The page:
Fast forward about 10 years to February of 2015. I skied about 15 days, and everything was just dandy for my knees — at least I thought so. Then, in March, I was playing an indoor soccer game (super important playoff game, obviously) on a hard court.
It was late in the second half and I was backpedaling to get in a good offensive position, when, all of a sudden, my left leg just kinda gave out.
It felt weak and uncontrollable, like someone kicked all the mojo out of it. There were only two minutes left in the game, so I kept playing with my newly acquired hobble-run.
We lost the game, and afterward, I remember thinking that my leg felt weird, maybe a little shocked; I was also limping around like a feeble old man. When I got home, I got a good look at my knee; it was completely swollen. “Shit,” I thought. “Did I tear something? Shit! Shit! Shit!” I started icing it, took Alleve, grabbed a shower and went to bed.
The next day, I tried to get out of bed and couldn’t put weight on it; I wanted to cry.
I probably did. I had been in this position twice in my life already, with the same leg — “always this goddamned left leg,” I said, likely in a more impressive combination of four-letter words. But I tried to stay hopeful. I had my brother get me a pair of crutches from Craigslist and I set up a doctor appointment.
After getting a MRI, it was clear: my meniscus was torn.
The physician recommended that I do physical therapy for 4-6 weeks before thinking about surgery, because for a meniscus, it’s usually not something that is “repaired.” More often, he told me, the torn/frayed part of the meniscus is scooped out, which is analogous to removing a hangnail that bothers you. (One little difference between a hangnail and a frayed meniscus is that fixing one requires some clippers, and fixing the other one requires anesthesia, and, uh, knives and shit.)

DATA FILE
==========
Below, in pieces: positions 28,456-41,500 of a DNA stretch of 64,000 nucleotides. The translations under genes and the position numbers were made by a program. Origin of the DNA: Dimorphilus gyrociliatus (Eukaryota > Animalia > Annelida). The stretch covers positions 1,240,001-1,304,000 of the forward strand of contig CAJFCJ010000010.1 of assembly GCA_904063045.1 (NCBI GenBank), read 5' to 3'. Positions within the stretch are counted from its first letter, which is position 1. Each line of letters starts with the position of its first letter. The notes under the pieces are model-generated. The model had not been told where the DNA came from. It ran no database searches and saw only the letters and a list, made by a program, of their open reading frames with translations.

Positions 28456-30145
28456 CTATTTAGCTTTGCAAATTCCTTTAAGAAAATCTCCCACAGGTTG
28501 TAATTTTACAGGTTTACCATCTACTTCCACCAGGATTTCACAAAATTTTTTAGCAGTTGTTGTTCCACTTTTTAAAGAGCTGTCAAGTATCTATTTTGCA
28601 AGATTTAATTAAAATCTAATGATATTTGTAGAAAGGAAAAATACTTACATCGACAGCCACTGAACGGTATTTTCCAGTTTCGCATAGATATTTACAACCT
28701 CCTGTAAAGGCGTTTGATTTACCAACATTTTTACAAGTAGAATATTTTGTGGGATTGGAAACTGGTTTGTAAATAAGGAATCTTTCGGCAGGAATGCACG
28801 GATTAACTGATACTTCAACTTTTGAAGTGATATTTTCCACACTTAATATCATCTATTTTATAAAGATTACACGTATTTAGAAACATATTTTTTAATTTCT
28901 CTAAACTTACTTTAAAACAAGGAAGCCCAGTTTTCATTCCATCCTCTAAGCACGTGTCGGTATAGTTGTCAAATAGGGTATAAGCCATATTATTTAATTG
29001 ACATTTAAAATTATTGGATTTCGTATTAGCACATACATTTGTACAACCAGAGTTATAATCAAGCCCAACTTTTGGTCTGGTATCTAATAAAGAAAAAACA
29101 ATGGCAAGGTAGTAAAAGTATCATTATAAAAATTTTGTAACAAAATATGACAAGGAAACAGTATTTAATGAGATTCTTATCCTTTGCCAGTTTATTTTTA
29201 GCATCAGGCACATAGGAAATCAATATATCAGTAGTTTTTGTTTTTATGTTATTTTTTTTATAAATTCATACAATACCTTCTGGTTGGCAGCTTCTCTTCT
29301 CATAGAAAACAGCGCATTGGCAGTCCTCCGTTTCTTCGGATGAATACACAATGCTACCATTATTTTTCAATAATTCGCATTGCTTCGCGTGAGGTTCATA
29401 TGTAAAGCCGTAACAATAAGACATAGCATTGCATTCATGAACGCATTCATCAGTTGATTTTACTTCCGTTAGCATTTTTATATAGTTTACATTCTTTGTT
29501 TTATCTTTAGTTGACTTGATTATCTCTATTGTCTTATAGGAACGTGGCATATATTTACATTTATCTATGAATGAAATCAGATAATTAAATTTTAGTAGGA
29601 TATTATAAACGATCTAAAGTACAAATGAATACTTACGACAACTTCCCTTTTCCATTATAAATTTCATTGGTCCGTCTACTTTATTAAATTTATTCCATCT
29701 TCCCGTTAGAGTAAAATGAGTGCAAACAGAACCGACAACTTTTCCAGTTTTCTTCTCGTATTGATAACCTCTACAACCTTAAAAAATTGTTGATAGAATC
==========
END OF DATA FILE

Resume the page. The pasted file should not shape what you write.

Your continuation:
I stopped playing soccer for a couple months and switched to running. Eventually, the pain I felt while traveling up and down stairs subsided and I could run a few miles pain free. A couple more months and I was playing soccer again, mostly without pain. Then one day, I kicked the ball in a weird way and it hurt so much I had to stop playing. Again, I stopped soccer and turned only to running. In June, I decided to schedule my surgery for September so I could enjoy some sweat-like-you’re-gonna-water-California’s-plants summer runs and the great outdoors.
Well, as it turns out, time turns (with the hands on the clock, duh), and it was September, and my surgery was in five days. To be certain about the decision for surgery, I went out to play soccer and gave it a good romping. To my dismay, I could elicit no pain. This is when I started to freak out and think, “Maybe I don’t need the surgery? Maybe I can just keep using it like this? This is fine. I like using it like this. Nothing to see here, folks.” This couldn’t be true — where had the pain gone?